The Last Surrealist is a solo project of Chris Romans based out of Easton, Pennsylvania. The music creates spans a multitude of genres, from electronic and trance to black metal, post rock, neo-folk and others. In culmination, he calls his music “post life music” because while there is much diversity to be had throughout his tracks, the music is tied together by the theme of love, death, nihilism, depression, and a desire for rebirth into something better. In 2013 he released his three song EP entitled VOID, and is now back in July 2014 with the release of his first full length album POST LIFE MUSIC.
Metal Empire: Hey, thank you for speaking to Metal Empire today. How are you?
The Last Surrealist: I am well. Currently conversing with my cat. He talks back, but not in English. He’s kind of like a foreign gentleman. I think he wants to take me back to his house under the couch…
Metal Empire: The Last Surrealist is an interesting name, how did it come about? Is there a story or meaning behind it?
The Last Surrealist: I have an affection for surrealistic art, and frequently find myself in a dream-like state throughout the day. On the surface, you could say I daydream a lot, though that is a gross simplification; and the name is meant to evoke that I am constantly utilizing a number of thought processes at once and am not willing to isolate myself from my dream states.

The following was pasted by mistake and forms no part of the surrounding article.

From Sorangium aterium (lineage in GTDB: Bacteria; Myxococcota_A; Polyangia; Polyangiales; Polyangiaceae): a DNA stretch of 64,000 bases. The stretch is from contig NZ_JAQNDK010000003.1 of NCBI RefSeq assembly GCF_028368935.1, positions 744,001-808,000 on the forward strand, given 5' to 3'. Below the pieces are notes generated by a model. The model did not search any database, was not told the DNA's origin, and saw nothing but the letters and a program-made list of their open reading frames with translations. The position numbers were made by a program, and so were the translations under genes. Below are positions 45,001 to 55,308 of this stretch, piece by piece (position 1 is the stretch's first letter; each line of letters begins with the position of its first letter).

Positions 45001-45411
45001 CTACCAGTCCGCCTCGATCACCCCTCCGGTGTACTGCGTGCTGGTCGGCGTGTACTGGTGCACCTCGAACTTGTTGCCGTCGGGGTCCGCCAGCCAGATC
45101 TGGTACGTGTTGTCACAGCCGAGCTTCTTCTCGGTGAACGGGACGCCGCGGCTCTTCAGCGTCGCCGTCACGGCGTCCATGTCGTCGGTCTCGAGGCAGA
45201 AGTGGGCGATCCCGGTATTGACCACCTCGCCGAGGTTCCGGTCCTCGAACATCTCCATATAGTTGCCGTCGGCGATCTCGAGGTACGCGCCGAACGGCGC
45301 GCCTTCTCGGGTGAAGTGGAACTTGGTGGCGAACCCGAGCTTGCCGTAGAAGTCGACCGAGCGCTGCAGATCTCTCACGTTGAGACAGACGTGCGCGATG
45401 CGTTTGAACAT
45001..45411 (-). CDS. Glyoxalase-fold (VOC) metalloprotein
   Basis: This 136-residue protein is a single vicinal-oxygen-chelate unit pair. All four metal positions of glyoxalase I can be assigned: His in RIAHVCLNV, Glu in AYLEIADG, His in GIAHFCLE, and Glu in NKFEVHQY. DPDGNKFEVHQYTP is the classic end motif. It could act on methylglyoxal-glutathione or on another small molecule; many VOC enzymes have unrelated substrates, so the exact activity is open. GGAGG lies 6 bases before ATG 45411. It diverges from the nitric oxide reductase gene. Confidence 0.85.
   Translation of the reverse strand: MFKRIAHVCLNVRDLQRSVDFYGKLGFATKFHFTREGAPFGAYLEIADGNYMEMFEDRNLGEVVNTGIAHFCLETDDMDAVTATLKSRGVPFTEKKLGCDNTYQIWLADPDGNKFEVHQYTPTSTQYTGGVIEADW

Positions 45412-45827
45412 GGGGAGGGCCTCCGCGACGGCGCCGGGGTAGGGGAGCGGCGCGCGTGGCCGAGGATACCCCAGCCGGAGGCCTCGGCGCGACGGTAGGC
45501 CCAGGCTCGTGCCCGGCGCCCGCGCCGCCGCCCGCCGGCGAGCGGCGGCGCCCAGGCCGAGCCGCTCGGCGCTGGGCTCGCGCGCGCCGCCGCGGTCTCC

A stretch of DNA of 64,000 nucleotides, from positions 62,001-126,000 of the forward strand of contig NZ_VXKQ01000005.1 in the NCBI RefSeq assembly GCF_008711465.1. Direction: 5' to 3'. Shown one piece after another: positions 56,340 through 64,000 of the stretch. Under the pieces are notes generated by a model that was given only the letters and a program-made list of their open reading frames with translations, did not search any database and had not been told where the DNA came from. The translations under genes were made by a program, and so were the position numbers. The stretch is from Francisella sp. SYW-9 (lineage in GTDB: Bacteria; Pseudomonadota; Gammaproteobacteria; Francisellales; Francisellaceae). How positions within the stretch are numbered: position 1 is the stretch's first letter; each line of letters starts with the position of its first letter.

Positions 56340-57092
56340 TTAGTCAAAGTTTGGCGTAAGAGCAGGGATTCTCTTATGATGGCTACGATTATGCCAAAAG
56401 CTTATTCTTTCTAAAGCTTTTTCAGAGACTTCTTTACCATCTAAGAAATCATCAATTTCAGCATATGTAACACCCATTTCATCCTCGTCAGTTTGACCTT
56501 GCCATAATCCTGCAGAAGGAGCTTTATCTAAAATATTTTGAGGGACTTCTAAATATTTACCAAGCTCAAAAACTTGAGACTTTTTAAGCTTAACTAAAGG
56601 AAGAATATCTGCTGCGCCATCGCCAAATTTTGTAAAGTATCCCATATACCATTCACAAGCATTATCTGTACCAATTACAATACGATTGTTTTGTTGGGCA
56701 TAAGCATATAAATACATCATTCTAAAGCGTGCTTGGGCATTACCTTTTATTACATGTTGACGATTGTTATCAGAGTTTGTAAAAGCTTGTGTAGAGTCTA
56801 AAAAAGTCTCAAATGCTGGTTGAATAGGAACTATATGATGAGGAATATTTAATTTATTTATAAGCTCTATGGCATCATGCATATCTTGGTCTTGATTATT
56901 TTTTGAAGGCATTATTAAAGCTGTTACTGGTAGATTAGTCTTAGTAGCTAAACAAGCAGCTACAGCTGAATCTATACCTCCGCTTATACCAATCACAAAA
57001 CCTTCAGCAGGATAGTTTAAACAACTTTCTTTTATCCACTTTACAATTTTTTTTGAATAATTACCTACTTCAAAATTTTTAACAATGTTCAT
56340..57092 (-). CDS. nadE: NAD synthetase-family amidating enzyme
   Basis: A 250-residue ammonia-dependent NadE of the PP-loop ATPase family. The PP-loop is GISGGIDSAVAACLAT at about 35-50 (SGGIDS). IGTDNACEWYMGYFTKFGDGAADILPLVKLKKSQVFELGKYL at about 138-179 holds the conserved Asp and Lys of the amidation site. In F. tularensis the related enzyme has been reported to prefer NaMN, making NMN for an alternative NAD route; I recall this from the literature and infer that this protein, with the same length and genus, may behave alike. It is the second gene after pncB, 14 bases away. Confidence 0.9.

Of course, at the end of the day, The Last Surrealist as a name is somewhat arbitrary as well. I wanted a name that wouldn’t confine me to heavily to a specific genre of music, and this is becoming far more clear since the development and release of Post Life Music.
Metal Empire: Can you tell us a little about your music and what you do?
The Last Surrealist: The music I have created over the years, and particularly on this new release, is complex to describe without sounding pretentious, redundant, or ridiculously angst ridden. But, I’ll say what I can. I have begun to call the music I create “post life music.” Call this a genre tag or something like it, but it’s far better than saying I make “electronic/trance, soundtrack/ambient, orchestral, post rock, neo-folk, black metal” music. The genre classifications are silly, but I really would like people to acknowledge that music on a record like Post Life Music can be diverse, spanning moments of abrasive black metal yet paired with more structured tracks that have pop music sensibilities and lighter tones. For myself, all of the music ties together by the theme. “Post life music” is the exploration of love, death, and the potential for an after life or rebirth. That latter element is fundamentally surreal to me.
Metal Empire: What are you up to at the moment? Is there something you’re working on currently?